Though not originally meant to be implemented, this could pose a good solution combined with approach 1 or 2. It is simply a kind of a joker card which levels up your active weapon without worrying if it’s the same one. If you pick it up, the active weapon gets upgraded and you just keep on blasting.

Which solution would YOU like to see implemented?

Spawning System Overhaul and overcoming the obstacle of enemy pattern making

Spawning System Overhaul and overcoming the obstacle of enemy pattern making

The Grid

Wow, it’s been a while, but things are moving forward slowly but surely!

I’ve been busy with lots of coding and programming enemies and i encountered some difficulties in proper positioning. On the image below you can find how the spawn points looked (5 spheres on each side) and how they look now (the red X signs)

Spawning Grid
Obviously, 12 times more spawning points offer much more flexibility

Obviously, it offers much more in terms of positioning. More than a year ago, when i first started working on a spawn system i wasn’t apt enough to make it the way i wanted to (grid system) so i had to be satisfied with only a few spawn points and additional repositioning upon instantiating. Needless to say, it adds much more work to simple spawning and positioning of those enemies.

By using this handy tool from the asset store (!/content/20502) i created a grid made out of objects completely automatic. A fine tool indeed. After that, i simply added those to the hash table and now i can simply reference the object whose position i want the enemy to use as spawn point and voila. Besides using it to spawn enemies already in a pattern, i can use them to actually create random patterns on runtime by referencing a different object from the hash table upon predefined parameters to avoid completely random clutter. Not only that, a finer grid enables me to avoid spawning the enemies too close to each other or overlap. Since i’m using Core Game Kit for spawning, i’m waiting for the developers to implement the feature based on sphere raycasting, i.e. if there’s an object of certain tag or layer (enemy) in a defined range, the system won’t spawn any more to avoid the overlapping. It will work great with the system i made and described few devlogs earlies which is based on enemy pool values and enemy quantities.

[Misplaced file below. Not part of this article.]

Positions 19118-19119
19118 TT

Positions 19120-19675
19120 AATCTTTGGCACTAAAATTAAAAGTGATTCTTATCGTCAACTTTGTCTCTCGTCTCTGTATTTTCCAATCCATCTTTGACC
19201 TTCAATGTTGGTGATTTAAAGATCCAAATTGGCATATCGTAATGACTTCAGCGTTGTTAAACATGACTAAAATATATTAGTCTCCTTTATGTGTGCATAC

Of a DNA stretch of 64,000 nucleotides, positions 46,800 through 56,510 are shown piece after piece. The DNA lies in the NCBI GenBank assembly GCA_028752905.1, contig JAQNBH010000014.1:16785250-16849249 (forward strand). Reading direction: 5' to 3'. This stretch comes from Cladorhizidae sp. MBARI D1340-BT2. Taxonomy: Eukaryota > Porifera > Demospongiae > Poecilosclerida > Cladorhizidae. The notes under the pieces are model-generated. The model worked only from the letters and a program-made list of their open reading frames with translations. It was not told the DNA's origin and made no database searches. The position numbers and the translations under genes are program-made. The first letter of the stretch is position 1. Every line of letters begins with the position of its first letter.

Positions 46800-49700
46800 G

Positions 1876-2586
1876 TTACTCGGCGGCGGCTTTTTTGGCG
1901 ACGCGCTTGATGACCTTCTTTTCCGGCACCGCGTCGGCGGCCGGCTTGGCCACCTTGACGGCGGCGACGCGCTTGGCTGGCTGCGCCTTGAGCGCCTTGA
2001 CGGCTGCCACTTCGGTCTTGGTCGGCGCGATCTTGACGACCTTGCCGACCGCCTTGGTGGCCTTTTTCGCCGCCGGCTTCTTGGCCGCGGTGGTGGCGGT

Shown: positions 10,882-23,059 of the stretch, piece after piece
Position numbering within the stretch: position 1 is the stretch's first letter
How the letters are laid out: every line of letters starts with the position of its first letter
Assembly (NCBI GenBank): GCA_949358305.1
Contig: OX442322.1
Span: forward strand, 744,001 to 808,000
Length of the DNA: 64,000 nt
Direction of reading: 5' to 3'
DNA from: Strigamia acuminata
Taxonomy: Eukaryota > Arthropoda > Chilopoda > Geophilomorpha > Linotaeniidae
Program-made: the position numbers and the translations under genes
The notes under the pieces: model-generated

Also, Easy Save 3 Beta will soon get a full release (i hope VERY SOON) which will enable IMPORTING variables from a .csv file. It will be of an immense help for tweaking the gameplay.

Enemy Pattern Making (Squadrons)

I must admit, though i am passionate about making a game, some things are quite tedious. I’m having problems with making enemy squadrons, and the way i make them is so boring and uninspiring it really halts my progress.

Before i was well into Unity engine limitations on nested prefabs (only one child per object, i.e. child cannot have it’s own child as a prefab, only when instantiated on runtime due to way serialization works) i thought it was going to be a breeze, i just drag and drop enemies in a formation, put them under a parent prefab and voila! Except it doesn’t work like that. All of my enemy prefabs typically have two children, Gunpoint and Thruster. Gunpoint hold the shooting logic and muzzle flash animation, while Thruster has the, well, thruster animation. It is on a separate object to avoid being colored with the rest of the enemy ship when it changes color on hit by a player weapon.

So i guess i’ll keep my work and make an empty squadron prefab which will spawn and then spawn the enemies in a desired pattern coded into it. That’s all nice and dandy until you actually start working that way. No more cosy drag and drop, just selecting what to spawn, input coordinates and hit play too see what you’ve done. If something’s not positioned correctly (it usually isn’t), reposition the enemy, copy the coordinates, stop, and paste them. Repeat 10 times for 10 enemy objects in a squadron, and i should have hundreds of them! Horrible!

Prefab and Runtime comparison
Prefab with multiple children with position setting on runtime

So i decided to change my ways. I need to make a reverse approach. Instead of creating an enemy prefab with all the children attached, i’ll attach the Gunpoint and Thruster on instantiation, which is only a two step process compared to setting the position of multiple enemies inside the squadron. This way, i have a clean enemy prefabs without children which i can joyfully drag and drop into positions i want and simply save them under a prefab which will be used for spawning.

Prefab and Runtime Setting 2
Prefab with multiple children instantiating on runtime

Though it is a bit more work initially, it provides an immense saving of time later and makes it more visual, fun and intuitive to work with.